The Cubs finally scored a run for Jeff Samardzija

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Ryan Sweeney’s game-tying RBI single in the top of the seventh inning against the Cardinals on Friday night may have seemed innocent, but it ended a rather embarrassing stretch devoid of any run support for starter Jeff Samardzija. The Cubs were shut out with Samardzija on the bump in his first two starts of the 2014 season and entering the seventh inning Friday night (a span of 20 innings). They were also shut out in his final start of the 2013 season, and did not score with him as the pitcher of record in his second to last start either.

The last time they had scored for him entering tonight’s start was on September 17, 2013 when they put up a three-spot in the seventh inning against Brewers starter Marco Estrada. Samardzija put up a zero in the bottom half of the inning and exited.

As for Friday’s start, Samardzija held the Cardinals to one run over seven innings, allowing six hits and striking out four without issuing a walk. He was the pitcher of record when the Cubs scored two more runs in the eighth inning to take a 3-1 lead. Samardzija has pitched well through his first three starts of the 2014 season, currently sitting with a 1.29 ERA.

Zack Cozart thinks the way the Rays have been using Sergio Romo is bad for baseball

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The Rays started Sergio Romo on back-to-back days and if that sounds weird to you, you’re not alone. Romo, of course, was the star closer for the Giants for a while, helping them win the World Series in 2012 and ’14. He’s been a full-time reliever dating back to 2006, when he was at Single-A.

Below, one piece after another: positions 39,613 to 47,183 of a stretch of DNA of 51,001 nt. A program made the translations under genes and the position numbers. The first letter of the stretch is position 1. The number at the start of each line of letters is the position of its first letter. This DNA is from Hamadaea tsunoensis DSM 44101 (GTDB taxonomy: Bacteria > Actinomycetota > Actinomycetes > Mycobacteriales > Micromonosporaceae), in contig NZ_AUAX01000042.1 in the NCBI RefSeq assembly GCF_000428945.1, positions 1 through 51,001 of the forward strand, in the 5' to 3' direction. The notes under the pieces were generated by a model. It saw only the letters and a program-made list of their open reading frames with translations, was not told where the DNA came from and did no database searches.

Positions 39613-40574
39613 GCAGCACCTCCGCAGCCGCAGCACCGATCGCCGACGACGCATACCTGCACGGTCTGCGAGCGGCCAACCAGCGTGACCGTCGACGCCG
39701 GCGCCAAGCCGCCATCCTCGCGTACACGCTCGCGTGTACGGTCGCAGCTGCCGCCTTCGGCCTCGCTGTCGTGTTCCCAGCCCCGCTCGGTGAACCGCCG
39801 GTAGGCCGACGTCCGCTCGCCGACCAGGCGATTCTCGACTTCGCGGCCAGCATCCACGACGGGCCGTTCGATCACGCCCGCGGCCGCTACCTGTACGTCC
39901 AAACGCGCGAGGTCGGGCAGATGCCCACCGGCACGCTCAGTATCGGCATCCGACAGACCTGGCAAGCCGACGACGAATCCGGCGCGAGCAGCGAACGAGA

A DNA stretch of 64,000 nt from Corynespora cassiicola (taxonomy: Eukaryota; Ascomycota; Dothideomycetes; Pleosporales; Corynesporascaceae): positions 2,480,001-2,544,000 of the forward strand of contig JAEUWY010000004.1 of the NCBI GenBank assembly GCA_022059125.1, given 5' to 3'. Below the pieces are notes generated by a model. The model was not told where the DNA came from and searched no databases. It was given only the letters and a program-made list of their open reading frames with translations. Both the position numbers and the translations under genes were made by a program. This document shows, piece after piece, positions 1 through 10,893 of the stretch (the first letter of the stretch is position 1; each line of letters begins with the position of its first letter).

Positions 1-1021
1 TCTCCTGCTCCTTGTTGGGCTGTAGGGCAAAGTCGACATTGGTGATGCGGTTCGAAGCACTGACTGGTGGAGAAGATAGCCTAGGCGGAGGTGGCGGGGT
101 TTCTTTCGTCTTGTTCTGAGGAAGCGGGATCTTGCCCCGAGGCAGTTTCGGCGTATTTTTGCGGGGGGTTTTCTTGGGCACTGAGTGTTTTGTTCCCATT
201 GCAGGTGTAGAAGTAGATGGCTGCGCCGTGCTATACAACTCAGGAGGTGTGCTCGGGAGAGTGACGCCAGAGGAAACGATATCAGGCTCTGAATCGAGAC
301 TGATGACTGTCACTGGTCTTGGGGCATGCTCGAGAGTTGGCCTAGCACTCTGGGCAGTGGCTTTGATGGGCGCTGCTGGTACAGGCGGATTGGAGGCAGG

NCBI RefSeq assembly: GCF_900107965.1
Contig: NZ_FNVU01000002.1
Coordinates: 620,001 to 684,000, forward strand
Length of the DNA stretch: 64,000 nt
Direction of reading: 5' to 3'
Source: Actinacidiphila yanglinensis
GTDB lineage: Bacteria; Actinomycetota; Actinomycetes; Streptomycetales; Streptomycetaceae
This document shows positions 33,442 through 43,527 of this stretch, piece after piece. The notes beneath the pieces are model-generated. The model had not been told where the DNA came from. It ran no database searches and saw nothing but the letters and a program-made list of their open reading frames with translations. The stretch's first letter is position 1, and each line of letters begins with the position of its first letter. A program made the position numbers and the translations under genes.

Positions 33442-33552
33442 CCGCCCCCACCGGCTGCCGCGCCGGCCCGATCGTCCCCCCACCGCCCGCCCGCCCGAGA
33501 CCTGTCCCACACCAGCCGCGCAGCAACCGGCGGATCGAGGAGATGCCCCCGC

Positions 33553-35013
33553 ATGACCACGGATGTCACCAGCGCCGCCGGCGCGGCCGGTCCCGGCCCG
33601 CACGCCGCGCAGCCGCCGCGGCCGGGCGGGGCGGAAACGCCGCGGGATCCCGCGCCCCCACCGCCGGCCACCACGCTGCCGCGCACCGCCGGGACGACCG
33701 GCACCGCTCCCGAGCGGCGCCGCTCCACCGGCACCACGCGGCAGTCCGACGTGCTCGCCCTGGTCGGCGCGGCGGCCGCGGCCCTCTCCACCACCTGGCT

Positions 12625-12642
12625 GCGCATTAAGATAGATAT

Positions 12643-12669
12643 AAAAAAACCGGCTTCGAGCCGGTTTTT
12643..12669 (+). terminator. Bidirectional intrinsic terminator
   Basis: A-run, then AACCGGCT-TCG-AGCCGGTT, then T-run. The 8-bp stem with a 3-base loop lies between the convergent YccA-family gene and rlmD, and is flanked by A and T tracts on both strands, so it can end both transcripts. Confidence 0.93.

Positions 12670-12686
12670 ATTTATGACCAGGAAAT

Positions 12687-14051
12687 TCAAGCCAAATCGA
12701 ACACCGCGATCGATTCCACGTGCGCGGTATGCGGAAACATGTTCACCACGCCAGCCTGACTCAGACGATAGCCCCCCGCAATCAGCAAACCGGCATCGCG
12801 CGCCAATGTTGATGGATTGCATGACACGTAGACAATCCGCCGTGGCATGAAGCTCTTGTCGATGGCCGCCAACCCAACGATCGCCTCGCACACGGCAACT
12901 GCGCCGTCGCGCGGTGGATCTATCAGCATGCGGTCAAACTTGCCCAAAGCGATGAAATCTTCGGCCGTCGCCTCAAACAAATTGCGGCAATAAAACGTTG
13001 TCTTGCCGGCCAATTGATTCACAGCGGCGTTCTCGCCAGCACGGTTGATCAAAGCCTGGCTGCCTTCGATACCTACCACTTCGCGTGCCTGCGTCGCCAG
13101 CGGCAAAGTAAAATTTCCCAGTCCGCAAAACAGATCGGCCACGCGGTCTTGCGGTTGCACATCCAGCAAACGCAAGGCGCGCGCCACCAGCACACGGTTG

In an effort to prevent lefty Ryan Yarbrough from facing the righty-heavy top of the Angels’ lineup (Zack Cozart, Mike Trout, Justin Upton), Romo started Saturday’s game, pitching the first inning before giving way to Yarbrough in the second. Romo struck out the side, in fact. The Rays went on to win 5-3.

The Rays did it again on Sunday afternoon, starting Romo. This time, he got four outs before giving way to Matt Andriese. Romo walked two without giving up a hit while striking out three. The Angels managed to win 5-2 however.

Despite Sunday’s win, Cozart wasn’t a happy camper with the way the Rays used Romo. Via Fabian Ardaya of The Athletic, Cozart said, “It was weird … It’s bad for baseball, in my opinion … It’s spring training. That’s the best way to explain it.”

It’s difficult to see merit in Cozart’s argument. It’s not like the Rays were making excessive amounts of pitching changes; they used five on Saturday and four on Sunday. The games lasted three hours and three hours, 15 minutes, respectively. The average game time is exactly three hours so far this season. I’m having trouble wondering how else Cozart might mean the strategy is bad for baseball.

It seems like the real issue is that Cozart is afraid of the sport changing around him. The Rays, like most small market teams, have to find their edges in slight ways. The Rays aren’t doing this blindly; the strategy makes sense based on their opponents’ starting lineup. The idea of valuing on-base percentage was scoffed at. Shifting was scoffed at and now every team employs them to some degree. Who knows if starting a reliever for the first three or four outs will become a trend, but it’s shortsighted to write it off at first glance.